The difficulty of this is actually inversely proportionate to the size of the organization. If you're in something huge, chances are you have a degree of relative anonymity and you can basically slip out unnoticed. If you're in a tiny extracurricular, though, your absence will be noticed, and will most likely be taken personally. For this reason, you'll probably find it necessary to adopt retrograde amnesia and avoid eye contact as much as possible wherever you go.This will prove almost impossible if the members are people in your classes or residential college or--heaven forbid--your own suite.
That's basically a death sentence.
This whole problem, though, is predicated on the assumption that they are upset you're leaving because you're valuable and they rely at least somewhat on your fulfillment of your assigned duties. Want to avoid all that conflict and turmoil? Well, there's one way...
5. Be such an awful member that they kick you out
This is one surefire way to be sure that they'll be more than happy to let you go. How can you possibly be in the wrong if they're the ones kicking you out? You wanted to stay, but if the organization thinks they're better off without you, well, then there's nothing you can do. This method, however, is very hard to get away with. If you're a good actor, then you might be able to wing it, but if not, it's going to be hilariously obvious that you're trying to get them to kick you out.
Not pictured: a good actor
In fact, if my theory of reality is correct and we all actually live in a rom-com, it will probably backfire and they'll just keep you in the organization out of spite. This method could really go either way, though. They could be so relieved that they don't have to worry about you screwing up the extracurricular anymore that they end up liking you more, and your relationship with them will actually benefit from the whole charade. Or they might just think that you're an irresponsible lout in all aspects of your life and that you're unfit to be their friend. In case you don't want to take that chance...
6. Pretend/let them know that you have tons of other obligations
This is probably the most respectable of the breakup methods-- the "it's not you, it's me" of extracurriculars. You took on too much and the burden of school/other extracurriculars/work/your drive-through dog-washing startup have grown to be too much and you have to make time somewhere. They're sure to understand that, because everyone has been there at one point or another in their lives. The level of honesty in this depends on your situation. I, for example, broke up with an extracurricular just this semester because I got promoted to an editorial position on this fine publication. Is that true? Yes. Could I have managed both?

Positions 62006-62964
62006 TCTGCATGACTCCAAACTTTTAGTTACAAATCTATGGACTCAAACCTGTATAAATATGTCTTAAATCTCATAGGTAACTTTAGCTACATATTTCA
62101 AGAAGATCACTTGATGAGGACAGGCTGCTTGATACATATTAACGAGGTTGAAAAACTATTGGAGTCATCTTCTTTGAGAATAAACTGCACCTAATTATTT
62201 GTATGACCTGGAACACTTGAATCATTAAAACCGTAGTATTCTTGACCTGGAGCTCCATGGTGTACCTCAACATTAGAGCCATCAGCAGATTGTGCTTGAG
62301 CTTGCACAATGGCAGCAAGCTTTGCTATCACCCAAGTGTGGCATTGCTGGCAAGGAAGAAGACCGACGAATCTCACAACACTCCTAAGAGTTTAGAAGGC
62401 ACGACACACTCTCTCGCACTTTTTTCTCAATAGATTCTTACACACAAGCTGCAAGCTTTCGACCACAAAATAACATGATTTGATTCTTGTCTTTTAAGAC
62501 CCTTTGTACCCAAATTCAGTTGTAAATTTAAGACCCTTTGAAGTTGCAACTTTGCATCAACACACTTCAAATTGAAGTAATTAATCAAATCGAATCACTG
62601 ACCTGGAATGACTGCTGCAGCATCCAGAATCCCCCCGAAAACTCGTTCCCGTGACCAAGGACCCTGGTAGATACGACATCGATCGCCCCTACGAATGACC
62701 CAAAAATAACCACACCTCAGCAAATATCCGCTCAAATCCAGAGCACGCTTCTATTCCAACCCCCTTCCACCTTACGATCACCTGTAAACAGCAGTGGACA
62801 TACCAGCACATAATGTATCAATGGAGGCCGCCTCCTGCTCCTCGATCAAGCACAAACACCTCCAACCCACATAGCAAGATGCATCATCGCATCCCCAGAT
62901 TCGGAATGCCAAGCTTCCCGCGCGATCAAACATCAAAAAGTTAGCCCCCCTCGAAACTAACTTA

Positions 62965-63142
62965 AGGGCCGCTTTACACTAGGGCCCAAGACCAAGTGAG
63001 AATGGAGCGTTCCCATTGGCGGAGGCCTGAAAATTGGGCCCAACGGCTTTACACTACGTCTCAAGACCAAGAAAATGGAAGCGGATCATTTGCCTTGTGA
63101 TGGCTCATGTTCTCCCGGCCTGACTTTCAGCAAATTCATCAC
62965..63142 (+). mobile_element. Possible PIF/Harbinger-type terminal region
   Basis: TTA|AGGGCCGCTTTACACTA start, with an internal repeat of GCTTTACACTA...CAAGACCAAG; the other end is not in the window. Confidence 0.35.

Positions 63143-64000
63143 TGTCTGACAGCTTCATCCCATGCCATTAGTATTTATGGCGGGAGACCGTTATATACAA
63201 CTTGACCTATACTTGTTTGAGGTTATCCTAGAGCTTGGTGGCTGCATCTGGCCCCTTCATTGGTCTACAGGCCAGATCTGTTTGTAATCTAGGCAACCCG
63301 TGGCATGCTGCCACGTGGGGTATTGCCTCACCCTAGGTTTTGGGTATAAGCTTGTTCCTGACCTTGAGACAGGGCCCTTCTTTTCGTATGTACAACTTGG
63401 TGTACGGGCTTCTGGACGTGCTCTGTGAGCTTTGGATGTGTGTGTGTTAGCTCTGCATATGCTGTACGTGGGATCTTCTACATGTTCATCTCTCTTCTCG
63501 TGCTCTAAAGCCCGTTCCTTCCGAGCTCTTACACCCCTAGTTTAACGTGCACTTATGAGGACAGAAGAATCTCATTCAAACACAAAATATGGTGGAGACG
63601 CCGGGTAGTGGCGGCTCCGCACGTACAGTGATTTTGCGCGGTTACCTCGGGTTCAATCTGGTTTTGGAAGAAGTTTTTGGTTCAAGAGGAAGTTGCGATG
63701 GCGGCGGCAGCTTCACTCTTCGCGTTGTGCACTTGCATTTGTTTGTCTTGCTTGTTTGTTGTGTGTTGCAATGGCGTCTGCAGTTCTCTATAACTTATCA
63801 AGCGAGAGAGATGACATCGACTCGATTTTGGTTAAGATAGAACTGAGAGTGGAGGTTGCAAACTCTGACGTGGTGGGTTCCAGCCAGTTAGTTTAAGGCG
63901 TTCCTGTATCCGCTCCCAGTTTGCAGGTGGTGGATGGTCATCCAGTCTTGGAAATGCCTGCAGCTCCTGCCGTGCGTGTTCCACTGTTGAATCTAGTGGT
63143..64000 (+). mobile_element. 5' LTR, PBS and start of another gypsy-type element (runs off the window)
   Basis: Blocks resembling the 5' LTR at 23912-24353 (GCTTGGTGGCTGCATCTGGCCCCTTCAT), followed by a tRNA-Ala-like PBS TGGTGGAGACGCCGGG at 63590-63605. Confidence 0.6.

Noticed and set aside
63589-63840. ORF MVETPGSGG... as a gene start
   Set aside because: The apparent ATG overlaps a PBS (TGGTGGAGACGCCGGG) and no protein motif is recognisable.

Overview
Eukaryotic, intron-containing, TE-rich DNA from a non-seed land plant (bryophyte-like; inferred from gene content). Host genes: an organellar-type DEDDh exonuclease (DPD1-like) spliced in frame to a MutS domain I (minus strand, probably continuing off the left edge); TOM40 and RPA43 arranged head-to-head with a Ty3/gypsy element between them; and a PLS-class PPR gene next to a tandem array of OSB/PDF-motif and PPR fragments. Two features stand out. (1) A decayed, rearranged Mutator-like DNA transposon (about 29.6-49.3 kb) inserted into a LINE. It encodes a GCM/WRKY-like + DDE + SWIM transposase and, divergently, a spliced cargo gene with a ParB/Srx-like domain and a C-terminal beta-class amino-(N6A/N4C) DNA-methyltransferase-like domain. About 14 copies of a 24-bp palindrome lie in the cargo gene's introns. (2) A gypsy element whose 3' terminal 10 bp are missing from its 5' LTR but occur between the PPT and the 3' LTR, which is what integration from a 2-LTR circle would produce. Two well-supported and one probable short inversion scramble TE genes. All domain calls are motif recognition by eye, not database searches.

This is almost a surefire way to make a healthy, if somewhat sketchy, break. No one will be upset at you for trying to get better at time management. There are some elusive people, however, who manage to fail at every single one of the aforementioned methods. You aren't ballsy enough to tell the truth or deceptive enough to lie your way out. If you're one of those people, there's only one option left...
7. Fake your own death
Just hear me out, alright?
I don't claim to be famous, or even to be worthy of fame. The past six tactics have gotten me out of some really regrettable relationships and extracurriculars, but I'm just a humble peasant like the rest of you reading this presumably are. This tactic, while a bit extreme, comes with the full recommendation of those who have pulled it off successfully, most notably Elvis, Michael Jackson, and Tupac.
And Dino Spumoni, for those of you who come here to read esoteric jokes about discontinued cartoons.
Sometimes the burden of your questionable life choices has gotten so great that every reasonable path has been precluded and you have no choice but to completely start over as a new person. Perhaps you can assume the identity of a street sweeper. Maybe one of your relatives will harbor you and have you be a live-in maid, or maybe El Chapo is looking for someone to be on the run with. In my opinion, the best option flee the country and go to one that would welcome you with open arms. I've heard that Canada is very friendly.
Well... most of the time.